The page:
Thanks again to Eddie Van Halen for the awesome and uncomplicated riff that’s on loop for majority of this song. While some might argue whether or not “Ain’t Talkin Bout Love” actually belongs on this list, it’s a definite for us. It’s not easy to achieve power with such simplicity, yet VH does it time and time again with many of their songs. The best thing about “Ain’t Talkin Bout Love” is it’s easy enough for any guitarist to take on. It’s a shareable and playable song, and what should songs be if not that?

8. Panama

A song that’s inspired by a car is sure to give off a huge sense of speed and drive. “Panama” gives us that in more of a glam metal style that actually seem to fit Van Halen naturally. The song’s riffs have been described as one of their purest and strongest, and we can’t argue. There’s a rumor that Roth wrote the song because he was accused of only writing songs about parties, women, and fast cars—which isn’t true. Since Roth hadn’t written a song about fast cars yet up to that point, he wrote “Panama” in retort.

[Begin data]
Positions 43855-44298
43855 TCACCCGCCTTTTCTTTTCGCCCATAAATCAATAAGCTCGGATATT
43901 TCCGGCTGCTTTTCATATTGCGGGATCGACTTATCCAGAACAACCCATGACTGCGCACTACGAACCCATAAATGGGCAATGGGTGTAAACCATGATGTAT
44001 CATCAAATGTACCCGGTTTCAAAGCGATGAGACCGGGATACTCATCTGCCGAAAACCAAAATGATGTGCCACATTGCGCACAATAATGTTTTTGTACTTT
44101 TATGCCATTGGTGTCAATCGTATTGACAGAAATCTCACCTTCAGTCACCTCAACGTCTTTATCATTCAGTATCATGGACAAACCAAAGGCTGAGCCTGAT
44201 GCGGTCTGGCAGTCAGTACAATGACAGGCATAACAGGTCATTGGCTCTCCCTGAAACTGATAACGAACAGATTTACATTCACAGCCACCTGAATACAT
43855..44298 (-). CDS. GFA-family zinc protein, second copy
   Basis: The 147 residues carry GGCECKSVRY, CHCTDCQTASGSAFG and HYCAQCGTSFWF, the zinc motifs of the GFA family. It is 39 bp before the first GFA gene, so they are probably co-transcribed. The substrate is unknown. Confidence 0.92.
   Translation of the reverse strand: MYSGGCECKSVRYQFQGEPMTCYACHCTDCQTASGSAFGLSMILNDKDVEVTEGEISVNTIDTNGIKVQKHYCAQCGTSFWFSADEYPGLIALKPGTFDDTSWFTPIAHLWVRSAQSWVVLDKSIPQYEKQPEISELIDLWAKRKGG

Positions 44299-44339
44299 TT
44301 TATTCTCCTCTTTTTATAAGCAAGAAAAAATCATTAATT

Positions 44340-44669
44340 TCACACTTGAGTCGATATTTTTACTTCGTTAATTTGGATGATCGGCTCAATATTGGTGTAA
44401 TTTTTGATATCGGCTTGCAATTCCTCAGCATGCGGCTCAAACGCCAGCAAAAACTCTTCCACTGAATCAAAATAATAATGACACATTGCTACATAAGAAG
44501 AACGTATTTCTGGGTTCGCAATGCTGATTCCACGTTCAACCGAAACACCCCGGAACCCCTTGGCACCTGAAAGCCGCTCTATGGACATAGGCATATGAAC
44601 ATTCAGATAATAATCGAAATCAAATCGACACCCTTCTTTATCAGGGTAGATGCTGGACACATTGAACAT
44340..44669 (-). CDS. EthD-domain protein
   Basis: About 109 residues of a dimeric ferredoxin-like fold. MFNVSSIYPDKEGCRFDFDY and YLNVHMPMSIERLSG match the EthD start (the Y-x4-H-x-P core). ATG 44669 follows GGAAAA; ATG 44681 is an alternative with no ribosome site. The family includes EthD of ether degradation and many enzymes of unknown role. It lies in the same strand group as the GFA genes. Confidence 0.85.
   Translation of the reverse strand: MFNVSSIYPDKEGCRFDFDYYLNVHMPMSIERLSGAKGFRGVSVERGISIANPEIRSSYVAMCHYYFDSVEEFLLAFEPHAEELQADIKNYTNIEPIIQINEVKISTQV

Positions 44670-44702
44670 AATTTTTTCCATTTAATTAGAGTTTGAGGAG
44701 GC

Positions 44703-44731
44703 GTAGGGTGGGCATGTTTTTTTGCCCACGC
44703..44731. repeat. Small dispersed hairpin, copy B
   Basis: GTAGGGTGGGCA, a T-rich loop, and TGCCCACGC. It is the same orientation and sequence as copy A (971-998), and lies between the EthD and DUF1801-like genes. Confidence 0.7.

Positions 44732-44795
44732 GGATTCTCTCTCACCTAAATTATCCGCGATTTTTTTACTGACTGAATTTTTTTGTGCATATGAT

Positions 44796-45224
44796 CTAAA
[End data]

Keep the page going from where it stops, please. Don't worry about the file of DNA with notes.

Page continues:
7. You Really Got Me

It’s possible that one of Van Halen’s most mainstream song happens to be a Kinks cover. The 1964 original was excellent, but even fans of the Kinks have to admit that VH’s version is a lot better than the first rendition. There’s something about “You Really Got Me” that demanded noise and all the guts, and Van Halen absolutely delivered on those notes. This song is a true Van Halen favorite even though it isn’t a VH original.

6. Dance the Night Away

Although most people wouldn’t associate Van Halen with feel good music, the band still managed to release a few without deviating from their heavy rock roots. There are many things that make “Dance the Night Away” so special, but the fact is it just feels good to listen to. Digging deeper, however, you’ll find the most endearing little details in the song—though VH is rarely described as endearing. While listening, listen out for that cowbell, Roth’s near laugh, and other quirks that give this song so much personality and fun.

5. Mean Street